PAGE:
When Chip Kelly was hired by UCLA in November, I reacted similarly to Michael Scott on The Office when his arch nemesis Toby Flenderson returned from Costa Rica.
I’m assuming I wasn’t alone among the USC faithful. During Kelly’s last stint in the PAC-12, he transformed Oregon from a school known for its wacky uniforms into a national powerhouse… also known for its wacky uniforms (some things never change).
Before he bounced to the NFL in 2013, Kelly went 46-7 with an appearance in the National Championship in 2010. He added victories in the Rose Bowl and Fiesta Bowl. His high-powered offenses consistently ranked among the best in college football, despite him landing just one top-ten recruiting class during his tenure (according to Rivals).
On paper, UCLA and Kelly is the perfect marriage. UCLA has long been considered one of college football’s sleeping giants alongside the likes of Texas and Michigan, due to their fertile recruiting base and high-budget athletic department. Meanwhile, Kelly no longer has to overcome a dearth of talent in order to be successful. He’ll have some of Los Angeles’s best talent at his disposal. Sound scary yet?
The Bruins may still be a year or two away from competing for the Pac-12 South. They have to replace 3-year starter Josh Rosen at quarterback, and departed coach Jim Mora didn’t exactly leave the program in the healthiest place. But the next five years look bright for UCLA with Kelly at the helm.
And this could end up being a positive development for crosstown rivals USC.
It sounds counterintuitive and especially contradictory to my earlier GIF, but a return to national prominence for UCLA could actually help USC in the long term.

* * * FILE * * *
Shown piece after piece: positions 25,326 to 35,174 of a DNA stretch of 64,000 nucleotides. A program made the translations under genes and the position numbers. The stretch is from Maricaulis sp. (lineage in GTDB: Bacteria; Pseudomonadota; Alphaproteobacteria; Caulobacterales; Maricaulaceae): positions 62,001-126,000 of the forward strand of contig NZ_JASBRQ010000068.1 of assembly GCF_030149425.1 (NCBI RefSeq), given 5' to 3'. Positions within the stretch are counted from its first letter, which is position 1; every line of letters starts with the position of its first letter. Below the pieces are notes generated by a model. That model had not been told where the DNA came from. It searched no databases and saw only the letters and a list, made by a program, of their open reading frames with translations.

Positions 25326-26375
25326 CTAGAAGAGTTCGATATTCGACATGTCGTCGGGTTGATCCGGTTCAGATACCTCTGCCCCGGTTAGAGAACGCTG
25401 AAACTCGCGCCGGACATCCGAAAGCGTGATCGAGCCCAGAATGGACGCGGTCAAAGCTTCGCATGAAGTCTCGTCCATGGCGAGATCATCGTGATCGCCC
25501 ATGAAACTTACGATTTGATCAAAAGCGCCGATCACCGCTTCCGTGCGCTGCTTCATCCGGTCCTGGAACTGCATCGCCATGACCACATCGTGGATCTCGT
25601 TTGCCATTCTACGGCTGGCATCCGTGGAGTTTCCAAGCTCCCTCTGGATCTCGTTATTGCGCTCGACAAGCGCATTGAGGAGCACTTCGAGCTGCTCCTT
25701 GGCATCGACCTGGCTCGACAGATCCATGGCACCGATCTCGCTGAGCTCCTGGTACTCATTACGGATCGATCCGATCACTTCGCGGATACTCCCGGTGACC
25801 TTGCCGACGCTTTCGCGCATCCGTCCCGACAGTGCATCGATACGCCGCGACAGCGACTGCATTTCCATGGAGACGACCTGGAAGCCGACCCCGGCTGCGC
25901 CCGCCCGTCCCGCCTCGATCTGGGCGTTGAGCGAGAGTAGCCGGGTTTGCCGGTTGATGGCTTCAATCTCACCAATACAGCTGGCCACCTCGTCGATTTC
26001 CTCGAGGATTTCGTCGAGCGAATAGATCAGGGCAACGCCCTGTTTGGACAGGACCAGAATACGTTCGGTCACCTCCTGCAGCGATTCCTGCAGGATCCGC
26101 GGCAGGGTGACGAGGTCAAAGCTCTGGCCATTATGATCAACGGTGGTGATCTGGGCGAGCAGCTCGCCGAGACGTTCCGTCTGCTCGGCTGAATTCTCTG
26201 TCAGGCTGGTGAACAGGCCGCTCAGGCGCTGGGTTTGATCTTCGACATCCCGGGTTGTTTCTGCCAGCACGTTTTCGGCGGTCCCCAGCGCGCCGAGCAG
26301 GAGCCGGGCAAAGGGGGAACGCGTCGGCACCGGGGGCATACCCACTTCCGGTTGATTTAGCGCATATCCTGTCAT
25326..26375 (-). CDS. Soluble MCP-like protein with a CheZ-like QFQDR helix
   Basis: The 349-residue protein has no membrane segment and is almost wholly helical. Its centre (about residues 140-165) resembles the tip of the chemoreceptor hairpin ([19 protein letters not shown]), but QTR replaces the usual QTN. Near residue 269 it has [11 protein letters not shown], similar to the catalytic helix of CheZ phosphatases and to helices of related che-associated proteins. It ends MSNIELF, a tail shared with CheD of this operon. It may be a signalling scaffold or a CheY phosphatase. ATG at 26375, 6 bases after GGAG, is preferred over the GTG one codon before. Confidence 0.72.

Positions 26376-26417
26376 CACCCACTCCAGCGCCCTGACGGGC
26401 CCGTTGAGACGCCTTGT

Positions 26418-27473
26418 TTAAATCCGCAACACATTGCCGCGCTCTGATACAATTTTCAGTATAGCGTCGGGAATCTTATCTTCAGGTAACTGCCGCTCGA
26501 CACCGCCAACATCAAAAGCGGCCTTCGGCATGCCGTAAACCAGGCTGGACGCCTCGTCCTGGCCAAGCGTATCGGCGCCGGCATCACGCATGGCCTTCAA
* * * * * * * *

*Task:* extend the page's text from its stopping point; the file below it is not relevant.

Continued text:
In a broad sense, Kelly’s return to the Pac-12 strengthens a conference in desperate need of credibility. Last year, Pac-12 teams went 1-8 in bowl season, which was the “the worst record ever for a Power-5 Conference,” according to Sports Illustrated. It doesn’t help that the conference underwent six coaching changes this off-season. The PAC-12’s place within the Power 5 hierarchy is as tenuous as ever.
After defeating Stanford to win the PAC-12 Championship last season, USC was ranked No. 8 in the College Football Playoff poll, behind three at-large teams who didn’t win their respective conferences. The Playoff Committee is clearly docking the Pac-12 for its lack of quality. The conference can’t become deeper overnight, but a UCLA comeback would certainly help.
Iron tends to sharpen iron in college football. For evidence, look no further than the Iron Bowl (see what I did there), where the winner of Alabama-Auburn went on to compete for the National Championship for eight consecutive years from 2009-16. The Crosstown Showdown is nowhere near the Iron Bowl’s level of importance. But with time it could become the Pac-12’s closest equivalent.
Chip Kelly returning to UCLA may seem like a daunting new reality for USC fans. It’ll be a tough challenge for sure, but competing with a renewed Bruins’ team will only force the Trojans’ to rise to the occasion. The two LA schools reaching their full potential — as opposed to much of the last eight years where one or the other was always underachieving — benefits the entire west. USC head coach Clay Helton has gone unbeaten at the Coliseum the past two seasons. He’s won a Rose Bowl and a Pac-12 Championship. But Kelly represents his biggest challenge to date.